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Equity One Eyeing Ramco-Gershenson Acquisition

As retail REIT stock prices continue to fall further from all-time peaks and many companies wrestle with debt coming due, is the sector becoming ripe for consolidation? In the first sign that the sector may be reconfiguring, letter sent last week from Equity One, Inc. to Ramco-Gershenson Properties Trust implies the two REITS are engaged in merger discussions. Analysts say the deal might make sense—depending on how much Equity One would have to pay for Ramco's 20-million-square-foot portfolio.

Talk of a potential deal heated up on March 25, when Farmington Hills, Mich.-based Ramco-Gershenson (NYSE: RPT) issued a statement that it was considering strategic and financial alternatives to increase shareholder value. Among possible strategies, the company cited financing and restructuring deals, asset sales and strategic transactions with third parties. It also disclosed it had received expressions of interest from third parties, including a letter from Equity One, a North Miami Beach, Fla.-based shopping center REIT (NYSE: EQY) with a 17.8-million-square-foot portfolio.

The move to consider alternatives might have been spurred by the fact that about 48 percent of Ramco's $670 million in long-term debt is scheduled to reach maturity within the next two years. Moreover, at the end of the day Monday, its stock was trading at $6.48 per share, down 73 percent from the 52-week high of $24.10 per share. The firm faces approximately $208 million in maturities in 2009 and another $127 million in maturities in 2010, putting it in a somewhat precarious financial position, according to Michael Magerman, senior vice president for the REIT sector with Realpoint, LLC, a Horsham, Pa.-based credit rating agency.

On the day following Ramco's announcement, Equity One sent a second letter to Dennis E. Gershenson, Ramco's president and CEO. The letter hinted at Ramco's need to deal with its short-term debt load and noted that a merger of the two companies might be the optimal solution. Equity One declined to comment on the dalliance between the two firms, referring inquiries to the text of the letter. Ramco-Gershenson did not return calls in time for the publication of this article.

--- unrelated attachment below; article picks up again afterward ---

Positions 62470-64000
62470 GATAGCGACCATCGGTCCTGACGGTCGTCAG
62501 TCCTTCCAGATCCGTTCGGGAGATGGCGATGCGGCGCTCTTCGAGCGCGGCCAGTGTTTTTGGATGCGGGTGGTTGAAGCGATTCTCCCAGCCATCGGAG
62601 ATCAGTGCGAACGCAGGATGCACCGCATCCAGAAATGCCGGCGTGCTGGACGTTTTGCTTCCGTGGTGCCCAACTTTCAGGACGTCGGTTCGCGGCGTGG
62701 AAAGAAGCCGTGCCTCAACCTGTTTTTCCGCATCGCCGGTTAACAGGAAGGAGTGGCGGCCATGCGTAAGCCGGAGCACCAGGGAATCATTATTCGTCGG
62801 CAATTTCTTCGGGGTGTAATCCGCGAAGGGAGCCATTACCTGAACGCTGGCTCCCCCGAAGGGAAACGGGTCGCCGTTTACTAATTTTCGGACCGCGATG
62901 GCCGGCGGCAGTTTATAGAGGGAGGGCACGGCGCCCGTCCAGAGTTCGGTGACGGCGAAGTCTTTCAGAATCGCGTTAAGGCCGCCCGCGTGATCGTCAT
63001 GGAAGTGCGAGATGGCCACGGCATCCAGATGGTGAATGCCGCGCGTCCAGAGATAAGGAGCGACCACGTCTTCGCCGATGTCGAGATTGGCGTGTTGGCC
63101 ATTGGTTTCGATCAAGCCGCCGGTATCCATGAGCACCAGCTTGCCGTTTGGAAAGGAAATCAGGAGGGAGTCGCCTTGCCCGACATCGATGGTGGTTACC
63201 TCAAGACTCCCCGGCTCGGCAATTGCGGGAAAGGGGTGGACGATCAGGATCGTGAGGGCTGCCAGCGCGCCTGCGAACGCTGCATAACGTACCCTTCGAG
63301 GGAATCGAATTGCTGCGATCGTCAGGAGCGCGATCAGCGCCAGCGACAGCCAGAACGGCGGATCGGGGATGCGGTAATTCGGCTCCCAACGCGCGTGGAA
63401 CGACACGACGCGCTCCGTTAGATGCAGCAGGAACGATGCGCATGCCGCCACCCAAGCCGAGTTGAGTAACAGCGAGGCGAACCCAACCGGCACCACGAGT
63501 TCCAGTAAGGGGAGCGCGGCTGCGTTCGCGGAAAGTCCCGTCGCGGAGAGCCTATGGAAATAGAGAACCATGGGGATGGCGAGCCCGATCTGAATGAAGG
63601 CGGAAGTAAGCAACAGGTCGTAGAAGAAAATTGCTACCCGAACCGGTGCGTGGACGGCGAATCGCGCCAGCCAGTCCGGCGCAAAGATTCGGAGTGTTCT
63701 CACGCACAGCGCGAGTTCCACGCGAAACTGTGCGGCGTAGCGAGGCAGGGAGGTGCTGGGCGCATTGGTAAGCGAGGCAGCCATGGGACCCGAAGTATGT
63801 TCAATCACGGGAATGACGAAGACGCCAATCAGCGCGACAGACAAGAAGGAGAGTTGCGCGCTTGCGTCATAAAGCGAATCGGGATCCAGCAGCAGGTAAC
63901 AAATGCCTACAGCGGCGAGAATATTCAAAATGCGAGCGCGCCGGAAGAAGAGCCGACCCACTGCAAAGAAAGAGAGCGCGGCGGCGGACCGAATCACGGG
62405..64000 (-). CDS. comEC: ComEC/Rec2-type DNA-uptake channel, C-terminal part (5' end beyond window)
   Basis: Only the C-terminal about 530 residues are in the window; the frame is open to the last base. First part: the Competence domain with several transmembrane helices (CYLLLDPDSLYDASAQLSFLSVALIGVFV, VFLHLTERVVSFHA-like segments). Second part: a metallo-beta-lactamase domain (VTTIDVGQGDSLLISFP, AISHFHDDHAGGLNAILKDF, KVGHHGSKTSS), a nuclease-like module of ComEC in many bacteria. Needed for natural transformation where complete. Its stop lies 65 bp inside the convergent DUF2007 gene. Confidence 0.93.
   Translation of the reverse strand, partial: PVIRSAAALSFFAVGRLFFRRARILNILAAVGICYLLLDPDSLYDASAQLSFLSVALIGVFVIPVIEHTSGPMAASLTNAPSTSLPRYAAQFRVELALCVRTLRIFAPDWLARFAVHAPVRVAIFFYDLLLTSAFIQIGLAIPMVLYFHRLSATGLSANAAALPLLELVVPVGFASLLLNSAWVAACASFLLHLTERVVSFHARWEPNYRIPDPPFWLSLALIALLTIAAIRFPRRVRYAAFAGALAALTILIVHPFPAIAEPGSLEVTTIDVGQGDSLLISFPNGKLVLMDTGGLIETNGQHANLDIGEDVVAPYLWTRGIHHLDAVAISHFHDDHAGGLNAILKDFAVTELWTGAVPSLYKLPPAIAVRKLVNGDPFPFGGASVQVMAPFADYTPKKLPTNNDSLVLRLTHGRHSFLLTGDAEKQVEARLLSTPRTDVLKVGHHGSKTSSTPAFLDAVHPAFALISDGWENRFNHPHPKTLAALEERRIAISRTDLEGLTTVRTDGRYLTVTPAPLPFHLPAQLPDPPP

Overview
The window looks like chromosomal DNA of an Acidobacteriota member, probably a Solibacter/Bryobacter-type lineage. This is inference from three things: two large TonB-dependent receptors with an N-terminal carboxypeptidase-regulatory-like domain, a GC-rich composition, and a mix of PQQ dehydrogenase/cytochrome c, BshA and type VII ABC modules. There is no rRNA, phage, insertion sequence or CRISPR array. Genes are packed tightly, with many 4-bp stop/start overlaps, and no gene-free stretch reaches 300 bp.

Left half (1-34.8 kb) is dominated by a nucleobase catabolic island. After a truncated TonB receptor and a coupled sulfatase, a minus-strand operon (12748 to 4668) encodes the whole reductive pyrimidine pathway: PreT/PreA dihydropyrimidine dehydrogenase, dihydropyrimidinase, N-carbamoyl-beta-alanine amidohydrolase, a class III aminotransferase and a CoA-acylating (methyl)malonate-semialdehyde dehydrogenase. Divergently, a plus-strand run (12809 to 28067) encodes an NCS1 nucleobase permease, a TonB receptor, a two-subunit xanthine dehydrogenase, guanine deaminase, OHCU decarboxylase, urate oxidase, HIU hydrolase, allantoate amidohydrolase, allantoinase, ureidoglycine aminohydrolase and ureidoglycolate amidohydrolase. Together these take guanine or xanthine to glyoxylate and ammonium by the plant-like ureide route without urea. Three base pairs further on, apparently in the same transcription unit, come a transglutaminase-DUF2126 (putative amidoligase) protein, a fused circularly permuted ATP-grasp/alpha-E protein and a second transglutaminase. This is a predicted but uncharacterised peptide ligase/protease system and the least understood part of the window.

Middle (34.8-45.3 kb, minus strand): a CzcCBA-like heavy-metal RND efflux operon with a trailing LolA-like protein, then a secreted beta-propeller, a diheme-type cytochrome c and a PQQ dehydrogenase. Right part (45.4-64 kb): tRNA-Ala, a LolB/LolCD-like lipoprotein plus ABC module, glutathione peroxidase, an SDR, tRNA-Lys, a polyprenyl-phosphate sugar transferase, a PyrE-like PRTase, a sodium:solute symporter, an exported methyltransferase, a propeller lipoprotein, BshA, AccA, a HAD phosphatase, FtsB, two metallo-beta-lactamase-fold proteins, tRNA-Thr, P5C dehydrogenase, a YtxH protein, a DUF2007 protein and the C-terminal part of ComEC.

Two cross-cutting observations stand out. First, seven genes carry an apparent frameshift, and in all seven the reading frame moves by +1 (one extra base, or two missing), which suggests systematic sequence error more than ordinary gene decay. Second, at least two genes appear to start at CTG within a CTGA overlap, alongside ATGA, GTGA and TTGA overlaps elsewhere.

At the time of the announcement, Equity One already owned 1,790,000 shares, or 9.63 percent, of Ramco-Gershenson's common stock. Today, Equity One's balance sheet remains relatively healthy, with a loan to value ratio of approximately 55 percent and less than $1 billion in total long-term debt. And this would seem to be an opportune time to buy, given Ramco's low valuation.

From a strategic viewpoint, a merger might make sense—Ramco-Gershenson assets, which are located in many of the same areas as Equity One's, would fit well within the latter's existing portfolio, says Joel Bloomer, a REIT analyst with Morningstar. But given the continuing freeze in the credit markets, an acquisition would be fraught with risk.

But buying Ramco would also force Equity One to take on $670 million in additional debt and possibly eat into its cash reserves, which at the end of last year totaled just $5.4 million, says Jason Lail, senior real estate analyst with SNL Financial LC, a Charlottesville, Va.-based research firm. (REITs rarely have high amounts of cash on the books because most of the money goes to pay shareholder dividends).

"The transaction would have to be financed at least partially through a credit facility and it might have to be entered as a joint venture," Lail notes.

The most likely candidate for the REIT's joint venture partner would be Gazit-Globe, Ltd., a publicly-traded Israeli real estate investment firm that owns more than 30 percent of Equity One's stock, according to Lail. As of December, the firm had more than $1 billion in cash reserves.

There might be another drawback to acquiring Ramco's portfolio, however, as so many of its assets are based in areas hard hit by the recession and feature large concentrations of big-box tenants, a sector most affected by the recent spate of retailer bankruptcies and liquidations, adds Magerman. About 48 percent of Ramco's centers are located in Michigan, 11 percent in Ohio and close to 8 percent in the South Florida region. That's why most analysts say the deal's viability will ultimately come down to pricing. If a portfolio's valuation is low enough, it might make sense to acquire it even if the assets carry a bit of risk.

"I am sure it's a tough call," says Magerman. "But it seems to me that almost any investment could be a good investment if it's cheap enough."

For its part, Ramco-Gershenson might be adopting what looks like a "poison pill" strategy to protect itself from a too low bid, says Lail. Along with its plan to consider financial and strategic alternatives, the company announced a limited duration shareholder rights plan. The plan states that if a person or group buys more than 15 percent of the company's outstanding shares, the remaining Ramco-Gershenson shareholders will have the right to purchase additional shares with a market value of twice the purchase price paid by the original bidder. The plan will remain in effect until March 25, 2010.

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